The cluster specification can be made in a number of ways: The cluster can be a single variable or a list/data.frame of multiple clustering variables. If expand.model.frame works for the model object x, the cluster can also be a formula. By default (cluster = NULL), attr(x, "cluster") is checked and used if available. If not, every observation is assumed to be its own cluster. If the number of observations in the model x is smaller than in the original data due to NA processing, then the same NA processing can be applied to cluster if necessary (and x$na.action being available).

Cameron et al. (2011) observe that sometimes the covariance matrix is not positive-semidefinite and recommend to employ the eigendecomposition of the estimated covariance matrix, setting any negative eigenvalue(s) to zero. This fix is applied, if necessary, when fix = TRUE is specified.


A matrix containing the covariance matrix estimate.


Bell RM, McCaffrey DF (2002). “Bias Reduction in Standard Errors for Linear Regression with Multi-Stage Samples”, Survey Methodology, 28(2), 169–181.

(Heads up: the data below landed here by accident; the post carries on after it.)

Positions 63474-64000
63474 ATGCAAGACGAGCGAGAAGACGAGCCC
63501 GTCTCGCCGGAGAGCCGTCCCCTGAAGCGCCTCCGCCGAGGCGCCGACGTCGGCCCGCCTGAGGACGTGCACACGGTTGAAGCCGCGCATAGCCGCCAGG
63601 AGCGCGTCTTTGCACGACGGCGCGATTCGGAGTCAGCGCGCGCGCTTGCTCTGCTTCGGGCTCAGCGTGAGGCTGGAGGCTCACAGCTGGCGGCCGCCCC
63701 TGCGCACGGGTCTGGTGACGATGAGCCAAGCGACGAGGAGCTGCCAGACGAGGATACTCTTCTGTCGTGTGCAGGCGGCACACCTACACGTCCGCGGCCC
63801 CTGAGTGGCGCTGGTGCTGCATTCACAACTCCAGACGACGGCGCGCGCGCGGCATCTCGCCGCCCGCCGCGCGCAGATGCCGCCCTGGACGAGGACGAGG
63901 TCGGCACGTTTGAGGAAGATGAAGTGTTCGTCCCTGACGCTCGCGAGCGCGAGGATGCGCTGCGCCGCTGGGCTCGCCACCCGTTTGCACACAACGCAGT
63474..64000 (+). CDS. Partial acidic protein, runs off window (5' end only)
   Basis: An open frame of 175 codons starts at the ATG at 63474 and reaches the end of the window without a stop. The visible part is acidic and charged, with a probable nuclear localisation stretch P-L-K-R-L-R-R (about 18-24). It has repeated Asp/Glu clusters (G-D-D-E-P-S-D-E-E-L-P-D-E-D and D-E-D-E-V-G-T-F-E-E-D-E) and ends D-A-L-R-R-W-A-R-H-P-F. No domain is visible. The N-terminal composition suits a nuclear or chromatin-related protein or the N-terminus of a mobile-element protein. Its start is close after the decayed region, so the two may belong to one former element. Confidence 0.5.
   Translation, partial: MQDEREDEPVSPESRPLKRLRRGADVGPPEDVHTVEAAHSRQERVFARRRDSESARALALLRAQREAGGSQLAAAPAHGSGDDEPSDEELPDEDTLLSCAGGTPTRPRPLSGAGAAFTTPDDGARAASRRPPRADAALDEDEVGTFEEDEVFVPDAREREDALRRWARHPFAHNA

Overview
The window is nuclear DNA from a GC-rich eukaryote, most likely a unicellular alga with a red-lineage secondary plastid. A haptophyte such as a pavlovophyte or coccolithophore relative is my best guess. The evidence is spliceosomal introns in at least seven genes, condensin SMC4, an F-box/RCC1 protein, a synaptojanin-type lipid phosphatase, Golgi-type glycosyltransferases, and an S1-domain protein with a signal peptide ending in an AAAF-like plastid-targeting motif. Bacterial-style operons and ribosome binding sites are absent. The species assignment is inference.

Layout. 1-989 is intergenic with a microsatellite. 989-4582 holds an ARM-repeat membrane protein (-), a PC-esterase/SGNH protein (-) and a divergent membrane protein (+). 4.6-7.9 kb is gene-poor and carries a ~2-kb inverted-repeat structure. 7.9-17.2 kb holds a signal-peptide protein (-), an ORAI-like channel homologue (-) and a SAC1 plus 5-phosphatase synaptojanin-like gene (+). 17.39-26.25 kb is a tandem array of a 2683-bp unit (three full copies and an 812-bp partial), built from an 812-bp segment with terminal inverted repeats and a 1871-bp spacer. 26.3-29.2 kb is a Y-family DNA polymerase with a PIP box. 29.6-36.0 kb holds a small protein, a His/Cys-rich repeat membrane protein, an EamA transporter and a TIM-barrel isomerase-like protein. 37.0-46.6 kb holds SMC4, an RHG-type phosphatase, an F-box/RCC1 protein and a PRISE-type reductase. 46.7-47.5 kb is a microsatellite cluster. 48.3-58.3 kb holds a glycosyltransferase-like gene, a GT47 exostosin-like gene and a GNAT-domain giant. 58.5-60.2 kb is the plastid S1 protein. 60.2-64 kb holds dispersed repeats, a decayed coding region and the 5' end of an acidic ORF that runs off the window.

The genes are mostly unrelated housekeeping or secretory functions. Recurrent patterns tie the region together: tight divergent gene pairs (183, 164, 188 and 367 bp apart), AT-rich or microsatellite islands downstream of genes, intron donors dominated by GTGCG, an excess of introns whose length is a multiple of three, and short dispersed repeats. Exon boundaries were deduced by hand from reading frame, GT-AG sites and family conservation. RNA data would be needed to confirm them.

Cameron AC, Gelbach JB, Miller DL (2008). “Bootstrap-Based Improvements for Inference with Clustered Errors”, The Review of Economics and Statistics, 90(3), 414–427. \Sexpr[results=rd]{tools:::Rd_expr_doi("10.3386/t0344")}

Cameron AC, Gelbach JB, Miller DL (2011). “Robust Inference with Multiway Clustering”, Journal of Business & Ecomomic Statistics, 29(2), 238–249. \Sexpr[results=rd]{tools:::Rd_expr_doi("10.1198/jbes.2010.07136")}

Kauermann G, Carroll RJ (2001). “A Note on the Efficiency of Sandwich Covariance Matrix Estimation”, Journal of the American Statistical Association, 96(456), 1387–1396. \Sexpr[results=rd]{tools:::Rd_expr_doi("10.1198/016214501753382309")}

Ma MS (2014). “Are We Really Doing What We Think We Are Doing? A Note on Finite-Sample Estimates of Two-Way Cluster-Robust Standard Errors”, Mimeo, Availlable at SSRN: URL

MacKinnon JG, Nielsen MØ, Webb MD (2022). “Cluster-Robust Inference: A Guide to Empirical Practice”, Journal of Econometrics, Forthcoming. \Sexpr[results=rd]{tools:::Rd_expr_doi("10.1016/j.jeconom.2022.04.001")}

MacKinnon JG, White H (1985). “Some Heteroskedasticity-Consistent Covariance Matrix Estimators with Improved Finite Sample Properties” Journal of Econometrics, 29(3), 305–325. \Sexpr[results=rd]{tools:::Rd_expr_doi("10.1016/0304-4076(85)90158-7")}

Petersen MA (2009). “Estimating Standard Errors in Finance Panel Data Sets: Comparing Approaches”, The Review of Financial Studies, 22(1), 435–480. \Sexpr[results=rd]{tools:::Rd_expr_doi("10.1093/rfs/hhn053")}